Over the years I’ve published several books, book chapters, and articles related to the workplace including the following:
Corporate Personality Disorder: Surviving & Saving Sick Organizations (2007) describes how organizations can act like a dysfunctional personality, which in turn can make employees both emotionally and physically sick.
A key argument in this book is that people are not inert cogs on a wheel that can be randomly interchanged: that we are driven by emotional needs far more than “logic” and that morale is directly linked to our expectations of a workplace. Although the book was first published in 2007, I have found that dysfunction in organizations is more severe than ever causing record levels of disengagement, low morale, and depression.
The Age of Outrage (2009) is about public protests (how and why they are caused and how police respond to them). It too is loaded with original research and provides a profile of the protesters you see everyday on the streets. What I’ve found is that there are many parallels between social activism, political lobbying and the processes of successful change. I’ve seen this from my involvement in Greenpeace back in 1971 (when it was just getting started in Vancouver, BC) to experiences with dozens of protests, blockades, labor strikes, and demonstrations over the decades.
The Crical Issues Audit (1994) was commissioned by the Issues Management Council, the US-based association of corporations with a strong interest in the field of issues management. This workbook teaches you how to identify and analyze an emerging issue based on best practices and years of experience in the field.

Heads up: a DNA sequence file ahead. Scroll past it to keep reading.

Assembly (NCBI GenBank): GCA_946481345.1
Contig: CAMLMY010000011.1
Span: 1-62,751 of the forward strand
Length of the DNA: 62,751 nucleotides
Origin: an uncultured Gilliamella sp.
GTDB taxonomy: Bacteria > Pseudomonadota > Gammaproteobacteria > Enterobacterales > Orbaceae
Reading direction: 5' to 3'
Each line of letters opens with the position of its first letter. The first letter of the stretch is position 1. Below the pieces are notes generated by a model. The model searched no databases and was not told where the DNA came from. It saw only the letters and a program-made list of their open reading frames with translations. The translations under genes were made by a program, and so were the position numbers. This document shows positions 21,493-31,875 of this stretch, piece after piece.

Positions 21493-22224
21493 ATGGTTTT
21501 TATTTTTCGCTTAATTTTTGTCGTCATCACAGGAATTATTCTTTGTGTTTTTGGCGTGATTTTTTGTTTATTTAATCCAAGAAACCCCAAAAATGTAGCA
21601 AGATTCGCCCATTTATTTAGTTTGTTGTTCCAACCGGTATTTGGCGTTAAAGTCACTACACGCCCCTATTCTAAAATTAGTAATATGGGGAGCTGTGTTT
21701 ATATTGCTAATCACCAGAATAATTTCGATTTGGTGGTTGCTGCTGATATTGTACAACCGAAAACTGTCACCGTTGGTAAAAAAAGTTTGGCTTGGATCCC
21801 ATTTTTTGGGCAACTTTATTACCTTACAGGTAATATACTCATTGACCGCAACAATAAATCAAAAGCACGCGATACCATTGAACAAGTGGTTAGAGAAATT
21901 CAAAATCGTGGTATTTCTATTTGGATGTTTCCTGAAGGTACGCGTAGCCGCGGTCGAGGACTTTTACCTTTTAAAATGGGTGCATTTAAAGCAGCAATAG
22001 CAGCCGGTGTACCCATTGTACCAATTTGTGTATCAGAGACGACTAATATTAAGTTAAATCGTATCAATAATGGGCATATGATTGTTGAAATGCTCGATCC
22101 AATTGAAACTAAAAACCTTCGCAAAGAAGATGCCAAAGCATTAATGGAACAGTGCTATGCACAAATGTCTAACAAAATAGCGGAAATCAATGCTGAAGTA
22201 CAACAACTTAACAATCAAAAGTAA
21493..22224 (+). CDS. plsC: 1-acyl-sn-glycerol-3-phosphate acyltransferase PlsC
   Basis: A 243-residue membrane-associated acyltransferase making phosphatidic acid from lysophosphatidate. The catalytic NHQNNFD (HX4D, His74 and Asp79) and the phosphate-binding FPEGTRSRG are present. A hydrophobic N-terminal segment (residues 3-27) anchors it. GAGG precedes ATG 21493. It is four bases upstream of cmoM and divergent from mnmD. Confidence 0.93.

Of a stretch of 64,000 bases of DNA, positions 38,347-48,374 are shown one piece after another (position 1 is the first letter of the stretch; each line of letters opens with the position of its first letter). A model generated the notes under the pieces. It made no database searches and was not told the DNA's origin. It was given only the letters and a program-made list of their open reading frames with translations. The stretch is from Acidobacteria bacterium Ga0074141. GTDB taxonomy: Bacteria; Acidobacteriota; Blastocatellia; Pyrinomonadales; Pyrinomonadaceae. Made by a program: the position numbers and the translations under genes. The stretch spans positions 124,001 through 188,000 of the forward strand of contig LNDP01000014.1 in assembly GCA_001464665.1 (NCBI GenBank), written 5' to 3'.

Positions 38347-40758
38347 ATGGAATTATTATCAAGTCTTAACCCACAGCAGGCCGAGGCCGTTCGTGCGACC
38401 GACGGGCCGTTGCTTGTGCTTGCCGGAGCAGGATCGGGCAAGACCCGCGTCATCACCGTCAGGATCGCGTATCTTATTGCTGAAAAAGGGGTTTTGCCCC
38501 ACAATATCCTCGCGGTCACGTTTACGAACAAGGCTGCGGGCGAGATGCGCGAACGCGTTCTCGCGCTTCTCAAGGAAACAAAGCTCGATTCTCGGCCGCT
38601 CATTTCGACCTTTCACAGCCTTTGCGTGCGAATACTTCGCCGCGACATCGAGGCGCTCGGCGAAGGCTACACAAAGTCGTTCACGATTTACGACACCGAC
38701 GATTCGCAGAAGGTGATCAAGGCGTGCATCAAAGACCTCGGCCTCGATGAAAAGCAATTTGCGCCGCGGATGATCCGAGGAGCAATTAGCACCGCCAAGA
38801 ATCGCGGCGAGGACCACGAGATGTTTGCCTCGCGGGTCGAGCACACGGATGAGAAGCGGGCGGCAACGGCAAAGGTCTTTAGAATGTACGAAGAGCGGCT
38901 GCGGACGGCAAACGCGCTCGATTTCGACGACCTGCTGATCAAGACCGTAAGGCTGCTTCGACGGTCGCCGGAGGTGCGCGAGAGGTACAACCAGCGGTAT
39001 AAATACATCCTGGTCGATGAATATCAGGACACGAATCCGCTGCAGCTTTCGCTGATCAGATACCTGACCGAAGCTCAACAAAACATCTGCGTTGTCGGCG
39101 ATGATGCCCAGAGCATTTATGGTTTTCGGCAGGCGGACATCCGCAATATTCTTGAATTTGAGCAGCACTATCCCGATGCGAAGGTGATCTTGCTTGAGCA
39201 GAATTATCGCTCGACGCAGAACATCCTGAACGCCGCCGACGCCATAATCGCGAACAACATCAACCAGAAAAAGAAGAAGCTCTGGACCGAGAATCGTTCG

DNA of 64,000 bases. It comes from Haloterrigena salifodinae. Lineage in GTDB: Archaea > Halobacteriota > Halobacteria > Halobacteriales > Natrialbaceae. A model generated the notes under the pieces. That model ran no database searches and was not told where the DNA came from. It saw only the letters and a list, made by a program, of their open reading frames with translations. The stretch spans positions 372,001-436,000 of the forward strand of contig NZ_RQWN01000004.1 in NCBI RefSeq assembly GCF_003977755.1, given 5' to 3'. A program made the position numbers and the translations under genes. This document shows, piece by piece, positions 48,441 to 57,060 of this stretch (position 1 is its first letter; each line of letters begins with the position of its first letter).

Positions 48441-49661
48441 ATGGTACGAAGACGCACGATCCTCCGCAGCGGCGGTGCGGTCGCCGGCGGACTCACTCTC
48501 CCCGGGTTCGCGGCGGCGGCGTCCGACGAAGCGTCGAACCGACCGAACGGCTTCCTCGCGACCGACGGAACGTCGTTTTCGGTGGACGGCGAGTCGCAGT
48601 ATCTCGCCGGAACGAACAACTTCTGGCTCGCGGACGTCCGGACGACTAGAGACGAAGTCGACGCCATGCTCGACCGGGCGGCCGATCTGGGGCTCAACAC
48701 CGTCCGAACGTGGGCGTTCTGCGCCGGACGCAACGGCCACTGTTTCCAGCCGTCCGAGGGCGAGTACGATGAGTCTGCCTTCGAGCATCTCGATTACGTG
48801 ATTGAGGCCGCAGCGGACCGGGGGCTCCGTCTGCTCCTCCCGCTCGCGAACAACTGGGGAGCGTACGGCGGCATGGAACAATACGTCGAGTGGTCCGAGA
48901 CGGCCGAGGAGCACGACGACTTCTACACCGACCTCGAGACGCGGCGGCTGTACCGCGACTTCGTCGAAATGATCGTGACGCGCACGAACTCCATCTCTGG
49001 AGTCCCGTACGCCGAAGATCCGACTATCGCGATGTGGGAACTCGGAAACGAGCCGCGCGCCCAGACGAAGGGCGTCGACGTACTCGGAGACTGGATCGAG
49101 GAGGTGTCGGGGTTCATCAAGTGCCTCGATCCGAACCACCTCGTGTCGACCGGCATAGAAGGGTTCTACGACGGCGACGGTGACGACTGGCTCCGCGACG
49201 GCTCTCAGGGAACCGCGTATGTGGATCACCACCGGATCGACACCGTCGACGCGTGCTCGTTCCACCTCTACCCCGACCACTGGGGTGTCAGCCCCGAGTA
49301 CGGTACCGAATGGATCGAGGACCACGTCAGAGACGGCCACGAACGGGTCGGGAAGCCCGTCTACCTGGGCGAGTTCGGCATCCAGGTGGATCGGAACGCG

At the time of writing, I was a member of the board of the Issues Management Council, together with representatives from such firms as Daimler-Chrysler, Royal Dutch Shell, and Nike. In 2000 the Council awarded me its annual award for outstanding issues management.
In 2012 I had a chapter published in the in the peer-reviewed book Leading in Complex Worlds by the International Leadership Association published by Jossey-Bass. My study shows that in today’s rapidly changing world, employees want a boss who’s fair and has great communication skills much more than someone with a lot of experience. The results can have a direct impact on corporate hiring and promotion practices.
I asked 620 employees in a large Canadian organization how important 21 different workplace behaviors were to them and how good a job was being done on each. A statistical analysis of the data then compared the results to how the employees rated their immediate supervisor.
At the top of the list of what’s important to employees is a boss who treats all employees fairly, has good communication skills, is trustworthy, is ethical, sets clear expectations, and holds all employees quickly accountable for actions. At the bottom of the importance list is a boss who has a long work history.
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